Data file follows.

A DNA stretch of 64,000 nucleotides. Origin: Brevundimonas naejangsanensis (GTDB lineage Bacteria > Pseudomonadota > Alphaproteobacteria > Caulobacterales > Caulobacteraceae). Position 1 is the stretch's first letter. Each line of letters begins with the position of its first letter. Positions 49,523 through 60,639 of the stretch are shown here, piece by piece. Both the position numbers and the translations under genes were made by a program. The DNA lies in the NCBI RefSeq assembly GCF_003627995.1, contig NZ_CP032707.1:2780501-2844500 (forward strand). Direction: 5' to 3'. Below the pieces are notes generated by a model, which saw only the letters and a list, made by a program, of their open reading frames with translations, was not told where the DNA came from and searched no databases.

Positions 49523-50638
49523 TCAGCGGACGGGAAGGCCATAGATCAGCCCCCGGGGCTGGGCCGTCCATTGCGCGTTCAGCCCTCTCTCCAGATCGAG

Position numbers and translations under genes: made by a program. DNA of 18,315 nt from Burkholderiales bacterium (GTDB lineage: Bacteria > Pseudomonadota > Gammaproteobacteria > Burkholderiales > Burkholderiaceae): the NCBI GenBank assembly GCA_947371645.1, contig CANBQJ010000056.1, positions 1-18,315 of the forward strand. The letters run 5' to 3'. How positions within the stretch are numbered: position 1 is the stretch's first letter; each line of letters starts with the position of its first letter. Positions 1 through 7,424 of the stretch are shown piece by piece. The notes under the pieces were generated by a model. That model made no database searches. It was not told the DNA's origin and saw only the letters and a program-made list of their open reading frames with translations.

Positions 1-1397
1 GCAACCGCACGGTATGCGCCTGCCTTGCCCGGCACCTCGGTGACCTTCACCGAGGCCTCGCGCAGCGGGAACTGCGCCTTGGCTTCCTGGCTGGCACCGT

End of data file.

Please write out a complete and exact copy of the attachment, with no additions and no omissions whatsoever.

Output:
A DNA stretch of 64,000 nucleotides. Origin: Brevundimonas naejangsanensis (GTDB lineage Bacteria > Pseudomonadota > Alphaproteobacteria > Caulobacterales > Caulobacteraceae). Position 1 is the stretch's first letter. Each line of letters begins with the position of its first letter. Positions 49,523 through 60,639 of the stretch are shown here, piece by piece. Both the position numbers and the translations under genes were made by a program. The DNA lies in the NCBI RefSeq assembly GCF_003627995.1, contig NZ_CP032707.1:2780501-2844500 (forward strand). Direction: 5' to 3'. Below the pieces are notes generated by a model, which saw only the letters and a list, made by a program, of their open reading frames with translations, was not told where the DNA came from and searched no databases.

Positions 49523-50638
49523 TCAGCGGACGGGAAGGCCATAGATCAGCCCCCGGGGCTGGGCCGTCCATTGCGCGTTCAGCCCTCTCTCCAGATCGAG

Position numbers and translations under genes: made by a program. DNA of 18,315 nt from Burkholderiales bacterium (GTDB lineage: Bacteria > Pseudomonadota > Gammaproteobacteria > Burkholderiales > Burkholderiaceae): the NCBI GenBank assembly GCA_947371645.1, contig CANBQJ010000056.1, positions 1-18,315 of the forward strand. The letters run 5' to 3'. How positions within the stretch are numbered: position 1 is the stretch's first letter; each line of letters starts with the position of its first letter. Positions 1 through 7,424 of the stretch are shown piece by piece. The notes under the pieces were generated by a model. That model made no database searches. It was not told the DNA's origin and saw only the letters and a program-made list of their open reading frames with translations.

Positions 1-1397
1 GCAACCGCACGGTATGCGCCTGCCTTGCCCGGCACCTCGGTGACCTTCACCGAGGCCTCGCGCAGCGGGAACTGCGCCTTGGCTTCCTGGCTGGCACCGT